The Queensland Government is now in caretaker mode until after the state election. Minimal updates will be made to this site until after the election results are declared.
Conducting visual inspections for fire ants
As part of your general biosecurity obligation under the Biosecurity Act 2014, if you are moving or storing fire ant carriers within fire ant biosecurity zones, you should regularly inspect these materials and report any ants that you think could be fire ants to Biosecurity Queensland.
To successfully check for fire ants, you should be suitably trained so you know what to look for. Biosecurity Queensland conducts free training sessions to assist with the identification of fire ants and provides information on movement control requirements.
What to look for
- Small ants (2–6mm) that vary in size within the one nest and are copper brown in colour with a darker abdomen.
- Ants that exhibit aggressive behaviour when disturbed.
- Nests that are mounds of loose soil with no obvious entry or exit holes.
Watch the fire ant identification video to know what to look for.
Materials most likely to spread fire ants
Materials that can spread fire ants are known as fire ant carriers. There are restrictions on the movement of these materials within fire ant biosecurity zones. Fire ant carriers include:
- soil (e.g. fill, clay, scrapings, and any material removed from the ground at a site where earthworks are being carried out)
- animal manures
- baled hay or straw
- potted plants
- mining or quarry products
- composted materials.
Where to look for fire ants
For a commercial or development site, you should concentrate your inspections around areas including:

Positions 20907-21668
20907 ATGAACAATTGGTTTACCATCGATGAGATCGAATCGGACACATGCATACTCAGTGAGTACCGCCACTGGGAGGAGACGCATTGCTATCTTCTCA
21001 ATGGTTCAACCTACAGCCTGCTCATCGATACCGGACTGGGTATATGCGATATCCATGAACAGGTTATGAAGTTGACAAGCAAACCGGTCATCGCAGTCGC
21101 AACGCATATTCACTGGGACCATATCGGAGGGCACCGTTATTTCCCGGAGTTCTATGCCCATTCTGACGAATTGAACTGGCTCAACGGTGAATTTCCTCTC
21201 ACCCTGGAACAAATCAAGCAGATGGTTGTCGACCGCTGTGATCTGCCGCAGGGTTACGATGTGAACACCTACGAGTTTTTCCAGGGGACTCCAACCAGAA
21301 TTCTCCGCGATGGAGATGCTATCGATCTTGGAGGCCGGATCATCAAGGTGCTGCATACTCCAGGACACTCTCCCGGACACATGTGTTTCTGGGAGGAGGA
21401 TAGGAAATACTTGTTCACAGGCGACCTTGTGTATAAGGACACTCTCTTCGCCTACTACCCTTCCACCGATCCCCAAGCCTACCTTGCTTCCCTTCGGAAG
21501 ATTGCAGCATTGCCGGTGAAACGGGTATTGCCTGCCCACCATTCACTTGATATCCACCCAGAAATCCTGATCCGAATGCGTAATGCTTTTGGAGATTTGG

- anywhere fire ant carriers are stored
- machinery used with fire ant carriers and where that machinery is stored
- the perimeter of the site area
- anywhere waste material is stored
- areas around buildings, gardens and lawns.
For a residential property the top 5 spots to check are:
- garden beds
- electrical or water meter pits.
For rural properties the top 5 spots to check are:
- dams and irrigation lines
- edges of cultivated land
- crop land post-harvest
- fence lines
- piles of organic matter.
Conducting fire ant surveillance
Follow these steps when conducting fire ant surveillance.
- Ensure you wear appropriate personal protective equipment such as boots and gloves.
- Before moving a fire ant carrier or excavating at an earthworks site, examine the fire ant carrier or site for excavation, and adjacent areas on the site, for signs of fire ant nests.
- If you find a suspect ant or nest, use a long rod or stick and gently prod the nest, and inspect any ants present. Take care not to overly disturb the nest.
- Call Biosecurity Queensland on 13 25 23 if you have found ants you suspect are fire ants.
- If you find fire ants on your commercial site, Biosecurity Queensland will work with you to ensure that your business activities can continue without the risk of further spread of fire ants.
Keeping a record
It is good business practice to keep a record of your visual surveillance activities. This can be recorded in a way that suits your business. The record should include the date, time, place and name of the person who conducted the visual surveillance.